Why Is Cast Iron Better Than Teflon Pans?

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A cast iron skillet and a cast iron Dutch oven were the mainstays of the early pioneer kitchens. Cast iron skillets even made their way across the country in wagon trains and hung off the side of mules headed to the Gold Rush. That was then; this is now. Should cast iron still be the centerpiece of modern kitchens or should it make way for technological wonders such as Teflon and non-stick promises?

Durability

  • With proper care, your grandmother’s cast iron pan can make the perfect present for your granddaughter’s wedding. Cast iron cookware is durable enough to last generations. As long as it isn’t cracked, that rusty, crusty yard sale find can be cleaned and put back into service. However, once a Teflon-coated pan has been scratched, perhaps by the accidental use of a metal utensil, the aluminum beneath the coating is exposed and the pan is no longer usable.

Maintaining Non-Stick Surfaces

  • Both cast iron and Teflon-coated pans offer non-stick cooking surfaces, and both types of pans require special techniques to maintain those surfaces. Metal utensils and scouring pads will scratch the coating off of a Teflon pan, so only plastic utensils and gentle scrubbers can be used. Cast iron pans are not easily scratched and metal utensils and scouring pads are not a problem. However, cast iron cookware must be re-seasoned with a light coat of cooking oil regularly, especially after a good scrubbing. Regular seasoning maintains a non-stick surface and prevents the cast iron from rusting.

Leaching

  • Both cast iron and Teflon-coated pans leech chemicals into food when heated. Dr. Weil, a noted authority on alternative medicine and nutrition, explains that cast iron does leach iron into food during cooking. “A study published in the July 1986 issue of the Journal of the American Dietetic Association showed that cooking in cast iron skillets added significant amounts of iron to 20 foods tested.” However, this is an advantage, particularly to women who do not get enough iron in their regular diet. A Teflon pan, on the other hand, can leach toxins into the air and food if the pan gets overheated.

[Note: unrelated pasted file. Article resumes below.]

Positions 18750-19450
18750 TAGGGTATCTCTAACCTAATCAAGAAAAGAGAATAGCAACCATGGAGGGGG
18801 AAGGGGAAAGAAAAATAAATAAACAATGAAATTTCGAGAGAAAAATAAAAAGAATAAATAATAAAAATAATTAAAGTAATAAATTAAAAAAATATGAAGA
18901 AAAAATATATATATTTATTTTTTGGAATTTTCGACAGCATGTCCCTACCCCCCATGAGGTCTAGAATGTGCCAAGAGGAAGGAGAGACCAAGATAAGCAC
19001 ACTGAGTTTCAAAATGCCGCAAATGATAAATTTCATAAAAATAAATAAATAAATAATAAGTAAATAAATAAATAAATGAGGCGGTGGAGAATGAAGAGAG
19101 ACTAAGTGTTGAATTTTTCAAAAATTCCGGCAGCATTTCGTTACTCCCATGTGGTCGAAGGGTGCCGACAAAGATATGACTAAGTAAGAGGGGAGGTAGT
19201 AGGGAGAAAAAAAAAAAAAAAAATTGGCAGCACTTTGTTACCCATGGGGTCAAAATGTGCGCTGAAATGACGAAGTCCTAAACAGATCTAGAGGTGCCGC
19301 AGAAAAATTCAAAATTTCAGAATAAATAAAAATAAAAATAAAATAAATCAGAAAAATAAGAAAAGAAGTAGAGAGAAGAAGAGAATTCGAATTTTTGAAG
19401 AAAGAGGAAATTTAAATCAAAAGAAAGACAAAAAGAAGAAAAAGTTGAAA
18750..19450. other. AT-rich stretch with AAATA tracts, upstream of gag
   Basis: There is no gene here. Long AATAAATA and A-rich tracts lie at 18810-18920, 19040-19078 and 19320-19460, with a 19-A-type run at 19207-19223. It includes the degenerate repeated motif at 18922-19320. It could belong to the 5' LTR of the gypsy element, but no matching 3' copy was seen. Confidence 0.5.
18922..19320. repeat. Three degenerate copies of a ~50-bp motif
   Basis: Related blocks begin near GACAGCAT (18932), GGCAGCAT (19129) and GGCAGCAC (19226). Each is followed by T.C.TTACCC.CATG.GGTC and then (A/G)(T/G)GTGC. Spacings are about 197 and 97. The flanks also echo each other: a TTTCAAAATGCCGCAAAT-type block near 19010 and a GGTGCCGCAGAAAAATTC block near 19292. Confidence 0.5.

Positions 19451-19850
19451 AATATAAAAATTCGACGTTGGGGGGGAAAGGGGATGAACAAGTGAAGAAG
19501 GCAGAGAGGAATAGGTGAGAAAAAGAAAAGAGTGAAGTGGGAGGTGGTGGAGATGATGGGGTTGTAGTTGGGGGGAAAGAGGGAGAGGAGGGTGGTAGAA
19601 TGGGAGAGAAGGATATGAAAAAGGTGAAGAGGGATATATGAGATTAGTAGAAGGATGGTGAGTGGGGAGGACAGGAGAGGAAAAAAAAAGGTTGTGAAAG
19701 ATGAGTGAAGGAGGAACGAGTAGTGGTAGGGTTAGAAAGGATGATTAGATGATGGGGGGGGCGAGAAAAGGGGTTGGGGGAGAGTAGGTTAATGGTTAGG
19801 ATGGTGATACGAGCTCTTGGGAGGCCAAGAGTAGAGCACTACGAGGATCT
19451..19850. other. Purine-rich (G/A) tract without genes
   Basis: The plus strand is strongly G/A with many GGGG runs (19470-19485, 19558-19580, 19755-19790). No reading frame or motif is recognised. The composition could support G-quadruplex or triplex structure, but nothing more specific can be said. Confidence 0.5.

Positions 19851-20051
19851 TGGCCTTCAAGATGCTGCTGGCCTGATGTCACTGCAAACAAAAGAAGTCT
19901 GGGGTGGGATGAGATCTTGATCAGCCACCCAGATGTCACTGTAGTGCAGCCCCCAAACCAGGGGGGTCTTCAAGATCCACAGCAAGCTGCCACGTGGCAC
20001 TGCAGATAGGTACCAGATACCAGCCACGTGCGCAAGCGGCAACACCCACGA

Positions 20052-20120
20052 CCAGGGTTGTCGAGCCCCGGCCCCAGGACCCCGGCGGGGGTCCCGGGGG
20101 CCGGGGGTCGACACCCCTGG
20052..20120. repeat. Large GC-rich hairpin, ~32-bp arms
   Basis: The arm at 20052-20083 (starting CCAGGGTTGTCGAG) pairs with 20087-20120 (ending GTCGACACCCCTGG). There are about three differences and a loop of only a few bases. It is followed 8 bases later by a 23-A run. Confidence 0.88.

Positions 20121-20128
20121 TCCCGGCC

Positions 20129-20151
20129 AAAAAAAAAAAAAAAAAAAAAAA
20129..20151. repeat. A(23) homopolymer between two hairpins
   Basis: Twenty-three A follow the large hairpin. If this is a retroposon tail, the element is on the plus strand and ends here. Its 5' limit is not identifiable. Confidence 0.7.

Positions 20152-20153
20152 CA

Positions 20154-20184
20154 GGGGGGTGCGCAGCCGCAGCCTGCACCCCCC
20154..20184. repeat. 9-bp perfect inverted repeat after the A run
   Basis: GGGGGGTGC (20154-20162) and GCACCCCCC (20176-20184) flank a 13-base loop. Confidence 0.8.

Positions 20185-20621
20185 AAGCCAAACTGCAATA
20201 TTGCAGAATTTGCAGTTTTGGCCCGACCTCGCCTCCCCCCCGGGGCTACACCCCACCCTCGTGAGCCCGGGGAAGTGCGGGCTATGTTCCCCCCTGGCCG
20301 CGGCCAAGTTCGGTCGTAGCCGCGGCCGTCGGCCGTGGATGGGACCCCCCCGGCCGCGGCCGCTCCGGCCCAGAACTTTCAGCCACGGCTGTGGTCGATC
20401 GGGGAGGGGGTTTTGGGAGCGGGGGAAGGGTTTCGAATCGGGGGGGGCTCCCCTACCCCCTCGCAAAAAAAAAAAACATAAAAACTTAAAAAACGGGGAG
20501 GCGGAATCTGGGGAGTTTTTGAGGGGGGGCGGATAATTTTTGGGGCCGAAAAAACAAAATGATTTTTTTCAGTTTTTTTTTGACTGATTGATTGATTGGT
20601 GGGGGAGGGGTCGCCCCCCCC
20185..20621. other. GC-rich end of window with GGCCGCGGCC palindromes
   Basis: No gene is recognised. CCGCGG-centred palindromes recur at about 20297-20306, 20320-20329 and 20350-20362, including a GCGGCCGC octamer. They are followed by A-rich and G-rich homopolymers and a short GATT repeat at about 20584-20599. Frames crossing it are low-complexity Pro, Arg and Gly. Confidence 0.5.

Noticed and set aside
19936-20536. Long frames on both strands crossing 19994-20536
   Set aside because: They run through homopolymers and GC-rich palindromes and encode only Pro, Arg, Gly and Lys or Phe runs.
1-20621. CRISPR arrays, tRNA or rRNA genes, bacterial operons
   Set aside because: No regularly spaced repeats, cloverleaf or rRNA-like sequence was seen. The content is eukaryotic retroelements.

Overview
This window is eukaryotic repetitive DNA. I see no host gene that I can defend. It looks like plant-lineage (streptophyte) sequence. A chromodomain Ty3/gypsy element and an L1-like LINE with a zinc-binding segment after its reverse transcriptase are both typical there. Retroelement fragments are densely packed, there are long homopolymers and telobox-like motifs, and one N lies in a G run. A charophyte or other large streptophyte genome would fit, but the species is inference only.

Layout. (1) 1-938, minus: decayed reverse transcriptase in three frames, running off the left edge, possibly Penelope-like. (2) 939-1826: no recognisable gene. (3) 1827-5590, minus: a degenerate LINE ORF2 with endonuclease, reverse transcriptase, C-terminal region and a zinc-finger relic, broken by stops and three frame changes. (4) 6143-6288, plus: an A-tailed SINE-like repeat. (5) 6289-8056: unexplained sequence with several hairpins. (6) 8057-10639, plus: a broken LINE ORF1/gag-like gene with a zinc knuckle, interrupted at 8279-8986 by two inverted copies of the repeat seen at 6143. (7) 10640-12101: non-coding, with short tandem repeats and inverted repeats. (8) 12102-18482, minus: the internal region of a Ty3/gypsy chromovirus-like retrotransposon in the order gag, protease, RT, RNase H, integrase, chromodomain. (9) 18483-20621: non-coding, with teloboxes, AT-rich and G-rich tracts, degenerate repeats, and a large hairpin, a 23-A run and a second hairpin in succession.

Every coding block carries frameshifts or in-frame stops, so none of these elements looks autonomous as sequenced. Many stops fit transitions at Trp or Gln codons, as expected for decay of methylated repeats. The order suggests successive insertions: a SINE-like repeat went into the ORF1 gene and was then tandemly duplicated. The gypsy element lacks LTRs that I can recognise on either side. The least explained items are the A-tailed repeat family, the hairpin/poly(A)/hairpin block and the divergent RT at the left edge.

Heat Distribution

  • Although cast iron cookware takes longer to heat up than other cookware, it distributes heat more evenly across its cooking surface and holds heat longer even after the burner has been turned off. Teflon-coated pans are generally aluminum pans with a non-stick coating, so they have the same properties as an aluminum pan. They heat and cool quickly, but heat is unevenly distributed over the cooking surface.

High Temperature Cooking

  • Several common cooking techniques such as searing, sauteing, and stir frying are best done in a pan that's been preheated at a high temperature. Teflon pans cannot handle these high temperatures. Owners risk warping the pan and releasing toxins if a Teflon pan gets too hot. Also, Teflon pans cannot convert from stove top to oven. Cast iron cookware is not adversely affected by high temperatures and can easily move from stove top to oven.

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  • Photo Credit fire on pan image by erwinova from Fotolia.com
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